Half of patients with chronic kidney disease (CKD) experience hyperkalemia, and the more episodes they have, the more likely they are to have a recurrence, according to researchers presenting at the European Renal Association-European Dialysis and Transplant Association 2020 virtual congress.
Of 297,702 patients with stage 3 or higher CKD not on dialysis (mean age 75 years; 41% male) in the UK’s Clinical Practice Research Datalink (CPRD) and Hospital Episode Statistics (HES) databases during 2008 to 2018, a total of 30.6% had resistant hypertension at diagnosis. Half of these patients were taking diuretics, 32.5% beta blockers, and 32.0% calcium channel blockers. Two-thirds eventually received a renin-angiotensin aldosterone system inhibitor (RAASi).
A total of 147,215 patients (49.5%) experienced at least 1 hyperkalemia event, including 36.5% with 1 episode, 63.5% with 2 or more episodes, and 20.0% with 6 or more episodes, Michael Hurst, PhD, of Health Economics and Outcomes Research in Cardiff, UK, and colleagues reported in Nephrology Dialysis Transplantation and during the conference. Having 1 hyperkalemia episode was associated with greater risk for a subsequent episode. The risk for recurrence increased from 49.5% for 1 episode to 63.5%, 70.7%, 74.1%, 76.5%, and 78.6% for patients experiencing 2, 3, 4, 5, and 6 episodes, respectively. With each recurrence, the time to the next event sped up.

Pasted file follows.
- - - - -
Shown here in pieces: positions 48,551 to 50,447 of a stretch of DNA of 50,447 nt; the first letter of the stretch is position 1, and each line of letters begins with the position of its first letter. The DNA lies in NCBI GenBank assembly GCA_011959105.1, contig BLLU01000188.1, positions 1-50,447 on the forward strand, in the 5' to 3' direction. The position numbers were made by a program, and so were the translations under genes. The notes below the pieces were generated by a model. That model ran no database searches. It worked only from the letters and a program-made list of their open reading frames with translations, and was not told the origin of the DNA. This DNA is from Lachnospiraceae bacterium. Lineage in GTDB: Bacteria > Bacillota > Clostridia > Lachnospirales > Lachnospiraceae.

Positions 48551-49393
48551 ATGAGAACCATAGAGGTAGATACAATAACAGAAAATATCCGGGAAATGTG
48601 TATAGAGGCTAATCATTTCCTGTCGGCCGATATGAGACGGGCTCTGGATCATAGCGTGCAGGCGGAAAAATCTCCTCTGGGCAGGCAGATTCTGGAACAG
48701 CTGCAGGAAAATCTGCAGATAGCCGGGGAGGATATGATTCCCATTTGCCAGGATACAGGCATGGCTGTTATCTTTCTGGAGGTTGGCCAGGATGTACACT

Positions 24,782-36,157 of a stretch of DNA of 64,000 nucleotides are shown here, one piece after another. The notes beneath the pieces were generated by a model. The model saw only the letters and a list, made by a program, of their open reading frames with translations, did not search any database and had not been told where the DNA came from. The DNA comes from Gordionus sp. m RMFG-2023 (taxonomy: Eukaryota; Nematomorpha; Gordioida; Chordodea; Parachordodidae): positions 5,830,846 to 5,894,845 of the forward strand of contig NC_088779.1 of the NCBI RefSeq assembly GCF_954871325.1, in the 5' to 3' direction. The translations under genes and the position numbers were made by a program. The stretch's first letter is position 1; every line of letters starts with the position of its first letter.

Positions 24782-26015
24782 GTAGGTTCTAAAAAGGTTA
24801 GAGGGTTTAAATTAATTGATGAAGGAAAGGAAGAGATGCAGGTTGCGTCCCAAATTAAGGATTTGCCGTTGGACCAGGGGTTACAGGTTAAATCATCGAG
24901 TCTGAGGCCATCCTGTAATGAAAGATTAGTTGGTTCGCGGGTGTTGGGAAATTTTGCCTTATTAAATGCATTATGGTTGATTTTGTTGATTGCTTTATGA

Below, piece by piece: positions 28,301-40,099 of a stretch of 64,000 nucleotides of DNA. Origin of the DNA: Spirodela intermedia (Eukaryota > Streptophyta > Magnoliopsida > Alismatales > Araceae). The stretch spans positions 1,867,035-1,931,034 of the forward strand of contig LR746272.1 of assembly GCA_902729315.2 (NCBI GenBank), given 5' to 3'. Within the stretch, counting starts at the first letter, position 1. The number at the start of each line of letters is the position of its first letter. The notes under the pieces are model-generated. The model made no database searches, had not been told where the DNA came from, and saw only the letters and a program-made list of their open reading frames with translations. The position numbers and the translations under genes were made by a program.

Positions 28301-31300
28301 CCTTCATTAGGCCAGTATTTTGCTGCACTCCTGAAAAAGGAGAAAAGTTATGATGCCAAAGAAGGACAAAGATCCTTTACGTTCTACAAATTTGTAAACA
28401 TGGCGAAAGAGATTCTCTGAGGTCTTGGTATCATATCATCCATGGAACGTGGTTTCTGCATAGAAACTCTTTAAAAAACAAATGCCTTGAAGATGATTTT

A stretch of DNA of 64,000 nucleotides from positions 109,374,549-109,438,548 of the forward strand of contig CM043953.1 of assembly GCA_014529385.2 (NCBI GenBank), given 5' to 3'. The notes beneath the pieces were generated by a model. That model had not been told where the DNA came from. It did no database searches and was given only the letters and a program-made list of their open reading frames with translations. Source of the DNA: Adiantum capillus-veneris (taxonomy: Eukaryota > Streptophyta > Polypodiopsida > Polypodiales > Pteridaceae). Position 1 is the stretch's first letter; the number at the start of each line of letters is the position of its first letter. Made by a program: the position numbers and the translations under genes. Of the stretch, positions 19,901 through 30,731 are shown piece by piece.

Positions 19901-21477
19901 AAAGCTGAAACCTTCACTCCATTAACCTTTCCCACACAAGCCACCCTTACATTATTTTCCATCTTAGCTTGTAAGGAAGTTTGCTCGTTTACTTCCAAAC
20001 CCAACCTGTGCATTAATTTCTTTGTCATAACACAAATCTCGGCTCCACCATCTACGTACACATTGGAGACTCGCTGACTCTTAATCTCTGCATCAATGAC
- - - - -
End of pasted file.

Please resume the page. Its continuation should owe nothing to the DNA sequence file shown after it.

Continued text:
“Frequent monitoring of serum potassium may help reduce the burden of [hyperkalemia] in patients with CKD,” Dr Hurst’s team stated.
Disclosure: This clinical trial was supported by AstraZeneca. Please see the original reference for a full list of authors’ disclosures.
Hurst M, Hoskin L, Badora K, et al. Patterns of Hyperkalaemia recurrence among chronic kidney disease patients in UK clinical practice. Nephrol Dial Transplant. June 35(3). doi: 10.1093/ndt/gfaa142.P0683 Presented at the European Renal Association-European Dialysis and Transplant Association 2020 virtual congress. Abstract P0683.